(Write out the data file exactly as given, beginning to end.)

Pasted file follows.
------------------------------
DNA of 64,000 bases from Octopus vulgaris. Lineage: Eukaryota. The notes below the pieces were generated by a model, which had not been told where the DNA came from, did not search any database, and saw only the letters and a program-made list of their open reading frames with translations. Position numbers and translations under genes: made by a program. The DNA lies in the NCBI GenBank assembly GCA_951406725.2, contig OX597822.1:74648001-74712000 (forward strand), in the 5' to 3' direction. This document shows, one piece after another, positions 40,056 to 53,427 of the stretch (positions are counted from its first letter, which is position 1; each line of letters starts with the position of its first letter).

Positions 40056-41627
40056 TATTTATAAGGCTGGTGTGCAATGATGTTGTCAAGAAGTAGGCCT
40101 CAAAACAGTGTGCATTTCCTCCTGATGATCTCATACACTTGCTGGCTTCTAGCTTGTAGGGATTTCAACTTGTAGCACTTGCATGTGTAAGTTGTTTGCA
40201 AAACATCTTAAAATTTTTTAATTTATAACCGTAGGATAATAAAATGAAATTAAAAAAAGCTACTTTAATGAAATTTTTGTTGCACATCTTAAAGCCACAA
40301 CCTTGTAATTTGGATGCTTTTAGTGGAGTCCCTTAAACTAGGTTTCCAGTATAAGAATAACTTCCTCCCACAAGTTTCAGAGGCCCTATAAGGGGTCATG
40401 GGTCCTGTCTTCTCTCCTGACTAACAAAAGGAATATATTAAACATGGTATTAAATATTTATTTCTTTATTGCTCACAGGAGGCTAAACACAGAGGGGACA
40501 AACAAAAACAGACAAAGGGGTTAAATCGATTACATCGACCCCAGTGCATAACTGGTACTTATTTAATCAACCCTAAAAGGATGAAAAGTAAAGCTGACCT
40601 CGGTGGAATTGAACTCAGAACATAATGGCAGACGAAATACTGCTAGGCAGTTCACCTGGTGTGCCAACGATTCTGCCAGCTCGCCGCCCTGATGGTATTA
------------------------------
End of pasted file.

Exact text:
DNA of 64,000 bases from Octopus vulgaris. Lineage: Eukaryota. The notes below the pieces were generated by a model, which had not been told where the DNA came from, did not search any database, and saw only the letters and a program-made list of their open reading frames with translations. Position numbers and translations under genes: made by a program. The DNA lies in the NCBI GenBank assembly GCA_951406725.2, contig OX597822.1:74648001-74712000 (forward strand), in the 5' to 3' direction. This document shows, one piece after another, positions 40,056 to 53,427 of the stretch (positions are counted from its first letter, which is position 1; each line of letters starts with the position of its first letter).

Positions 40056-41627
40056 TATTTATAAGGCTGGTGTGCAATGATGTTGTCAAGAAGTAGGCCT
40101 CAAAACAGTGTGCATTTCCTCCTGATGATCTCATACACTTGCTGGCTTCTAGCTTGTAGGGATTTCAACTTGTAGCACTTGCATGTGTAAGTTGTTTGCA
40201 AAACATCTTAAAATTTTTTAATTTATAACCGTAGGATAATAAAATGAAATTAAAAAAAGCTACTTTAATGAAATTTTTGTTGCACATCTTAAAGCCACAA
40301 CCTTGTAATTTGGATGCTTTTAGTGGAGTCCCTTAAACTAGGTTTCCAGTATAAGAATAACTTCCTCCCACAAGTTTCAGAGGCCCTATAAGGGGTCATG
40401 GGTCCTGTCTTCTCTCCTGACTAACAAAAGGAATATATTAAACATGGTATTAAATATTTATTTCTTTATTGCTCACAGGAGGCTAAACACAGAGGGGACA
40501 AACAAAAACAGACAAAGGGGTTAAATCGATTACATCGACCCCAGTGCATAACTGGTACTTATTTAATCAACCCTAAAAGGATGAAAAGTAAAGCTGACCT
40601 CGGTGGAATTGAACTCAGAACATAATGGCAGACGAAATACTGCTAGGCAGTTCACCTGGTGTGCCAACGATTCTGCCAGCTCGCCGCCCTGATGGTATTA